Mentions: In most metazoan mtDNAs, the largest non-coding region is thought to contain signals for replication and transcription, and is thus referred to as the control region [11]. The non-coding region has an increased AT composition, a characteristic typically used to identify origins of replication [10]. As in mtDNA genomes of other nemerteans, the AT-rich regions of N. cf. mirabilis and Z. rubens mtDNAs have the potential to form secondary structures such as stems and loops (Figure 7), which are thought to play an important role in the early stages of the replication and transcription process [34,35]. Additionally, the AT-rich region in mtDNA of N. cf. mirabilis contains the tandemly repeated sequences (AAAAATATAAGATTTTTCAAATTCCAAAAATATAAAAT)3, (TTTTG)10, (TTTTTC)7, and several (A)n and (T)n homopolymer tracts. In mtDNAs of Z. rubens, we found the tandemly repeated sequences (GGGGGGGGGGGTAGTGTGGTTATGTTTTACTACACTCTTAGTAAAATATAAA)2, (TTTTTTG)10, and (TTTTTTTTA)6. Similar tandem repeat units within the largest non-coding regions also were found in the nemerteans Cephalothrix sp. [8], and C. hongkongiensis [6]. Tandem repeats are common within the control region of animal mtDNAs [34] and might be associated with regulatory mechanisms and recombination hot spots, and they might be the result of replication slippage events [36]. The high AT content and the predicted secondary structures of the AT-rich non-coding region of the N. cf. mirabilis and Z. rubens mtDNAs suggest that this region most likely contains the control region, though the control region in invertebrates, unlike that of vertebrates, is not well characterized and lacks discrete and conserved sequence blocks used in identification [37]. The nemertean mtDNA sequences examined here had multiple non-coding regions throughout their genomes. However, the location of the largest non-coding region is not conserved, and there is no obvious conservation of size (e.g., [6,8]), nucleotide identities or potential secondary structures for the nemertean non-coding regions.


A comparative study of nemertean complete mitochondrial genomes, including two new ones for Nectonemertes cf. mirabilis and Zygeupolia rubens, may elucidate the fundamental pattern for the phylum Nemertea.

Chen HX, Sun SC, Sundberg P, Ren WC, Norenburg JL - BMC Genomics (2012)

Secondary structures predicted for the non-coding regions in the mitochondrial genome of two nemerteans. (A) Nectonemertes cf. mirabilis, AT-rich non-coding region between genes trnW and trnS2; (B, C) Zygeupolia rubens, AT-rich non-coding region between genes nad3 and trnS2.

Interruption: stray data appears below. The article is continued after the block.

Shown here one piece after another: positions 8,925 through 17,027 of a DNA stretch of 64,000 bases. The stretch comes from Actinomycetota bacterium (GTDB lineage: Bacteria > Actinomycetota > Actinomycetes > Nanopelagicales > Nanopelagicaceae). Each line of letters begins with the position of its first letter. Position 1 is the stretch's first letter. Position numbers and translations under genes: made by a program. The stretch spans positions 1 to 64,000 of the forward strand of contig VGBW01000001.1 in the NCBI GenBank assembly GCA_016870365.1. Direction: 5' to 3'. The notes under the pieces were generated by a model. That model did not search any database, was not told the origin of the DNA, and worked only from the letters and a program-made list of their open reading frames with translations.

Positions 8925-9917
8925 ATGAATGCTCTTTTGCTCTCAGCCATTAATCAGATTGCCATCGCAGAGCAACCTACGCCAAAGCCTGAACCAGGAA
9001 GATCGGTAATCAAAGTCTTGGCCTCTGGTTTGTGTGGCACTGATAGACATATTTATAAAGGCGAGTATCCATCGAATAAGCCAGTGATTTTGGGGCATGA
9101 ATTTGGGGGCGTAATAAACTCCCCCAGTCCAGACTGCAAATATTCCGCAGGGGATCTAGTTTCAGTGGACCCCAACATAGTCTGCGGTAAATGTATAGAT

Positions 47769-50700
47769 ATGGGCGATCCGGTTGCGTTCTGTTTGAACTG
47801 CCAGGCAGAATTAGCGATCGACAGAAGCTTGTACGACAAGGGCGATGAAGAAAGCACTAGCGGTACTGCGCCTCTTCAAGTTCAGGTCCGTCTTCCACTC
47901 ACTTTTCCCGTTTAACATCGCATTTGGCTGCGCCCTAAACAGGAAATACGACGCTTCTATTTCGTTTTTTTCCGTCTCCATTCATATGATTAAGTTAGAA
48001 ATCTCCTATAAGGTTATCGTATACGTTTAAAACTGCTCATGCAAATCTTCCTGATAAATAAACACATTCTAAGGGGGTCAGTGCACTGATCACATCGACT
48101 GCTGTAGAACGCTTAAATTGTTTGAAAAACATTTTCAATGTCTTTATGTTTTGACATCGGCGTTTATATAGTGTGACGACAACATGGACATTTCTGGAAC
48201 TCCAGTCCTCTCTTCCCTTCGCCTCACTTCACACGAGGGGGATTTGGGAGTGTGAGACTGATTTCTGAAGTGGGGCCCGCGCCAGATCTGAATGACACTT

© Copyright Policy - open-access
Related In: Results  -  Collection

License
Show All Figures
getmorefigures.php?uid=PMC3368773&req=5

Figure 7: Secondary structures predicted for the non-coding regions in the mitochondrial genome of two nemerteans. (A) Nectonemertes cf. mirabilis, AT-rich non-coding region between genes trnW and trnS2; (B, C) Zygeupolia rubens, AT-rich non-coding region between genes nad3 and trnS2.
Mentions: In most metazoan mtDNAs, the largest non-coding region is thought to contain signals for replication and transcription, and is thus referred to as the control region [11]. The non-coding region has an increased AT composition, a characteristic typically used to identify origins of replication [10]. As in mtDNA genomes of other nemerteans, the AT-rich regions of N. cf. mirabilis and Z. rubens mtDNAs have the potential to form secondary structures such as stems and loops (Figure 7), which are thought to play an important role in the early stages of the replication and transcription process [34,35]. Additionally, the AT-rich region in mtDNA of N. cf. mirabilis contains the tandemly repeated sequences (AAAAATATAAGATTTTTCAAATTCCAAAAATATAAAAT)3, (TTTTG)10, (TTTTTC)7, and several (A)n and (T)n homopolymer tracts. In mtDNAs of Z. rubens, we found the tandemly repeated sequences (GGGGGGGGGGGTAGTGTGGTTATGTTTTACTACACTCTTAGTAAAATATAAA)2, (TTTTTTG)10, and (TTTTTTTTA)6. Similar tandem repeat units within the largest non-coding regions also were found in the nemerteans Cephalothrix sp. [8], and C. hongkongiensis [6]. Tandem repeats are common within the control region of animal mtDNAs [34] and might be associated with regulatory mechanisms and recombination hot spots, and they might be the result of replication slippage events [36]. The high AT content and the predicted secondary structures of the AT-rich non-coding region of the N. cf. mirabilis and Z. rubens mtDNAs suggest that this region most likely contains the control region, though the control region in invertebrates, unlike that of vertebrates, is not well characterized and lacks discrete and conserved sequence blocks used in identification [37]. The nemertean mtDNA sequences examined here had multiple non-coding regions throughout their genomes. However, the location of the largest non-coding region is not conserved, and there is no obvious conservation of size (e.g., [6,8]), nucleotide identities or potential secondary structures for the nemertean non-coding regions.